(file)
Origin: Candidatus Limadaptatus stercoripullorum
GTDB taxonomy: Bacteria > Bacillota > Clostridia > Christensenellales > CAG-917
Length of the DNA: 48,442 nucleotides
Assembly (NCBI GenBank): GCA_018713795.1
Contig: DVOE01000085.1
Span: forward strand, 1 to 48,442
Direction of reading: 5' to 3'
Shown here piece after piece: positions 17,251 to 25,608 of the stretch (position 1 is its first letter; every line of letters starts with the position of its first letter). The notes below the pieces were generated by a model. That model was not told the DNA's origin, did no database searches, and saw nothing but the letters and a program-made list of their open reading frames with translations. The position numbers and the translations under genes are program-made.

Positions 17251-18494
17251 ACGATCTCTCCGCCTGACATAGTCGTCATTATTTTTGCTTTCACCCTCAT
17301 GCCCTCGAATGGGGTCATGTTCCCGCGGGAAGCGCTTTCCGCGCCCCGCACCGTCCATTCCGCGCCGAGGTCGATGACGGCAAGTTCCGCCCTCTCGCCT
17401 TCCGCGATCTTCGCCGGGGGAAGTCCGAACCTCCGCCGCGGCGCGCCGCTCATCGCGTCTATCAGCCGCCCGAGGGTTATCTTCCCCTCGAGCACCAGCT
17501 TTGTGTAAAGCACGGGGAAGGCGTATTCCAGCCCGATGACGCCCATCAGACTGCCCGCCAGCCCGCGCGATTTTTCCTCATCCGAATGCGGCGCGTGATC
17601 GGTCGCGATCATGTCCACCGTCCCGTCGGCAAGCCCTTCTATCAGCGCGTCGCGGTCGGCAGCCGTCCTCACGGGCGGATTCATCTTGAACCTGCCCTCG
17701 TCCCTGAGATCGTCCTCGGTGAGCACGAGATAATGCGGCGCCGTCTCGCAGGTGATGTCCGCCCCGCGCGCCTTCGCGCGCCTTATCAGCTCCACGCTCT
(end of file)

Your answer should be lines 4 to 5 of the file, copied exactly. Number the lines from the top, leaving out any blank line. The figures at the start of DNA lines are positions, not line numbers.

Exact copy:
Assembly (NCBI GenBank): GCA_018713795.1
Contig: DVOE01000085.1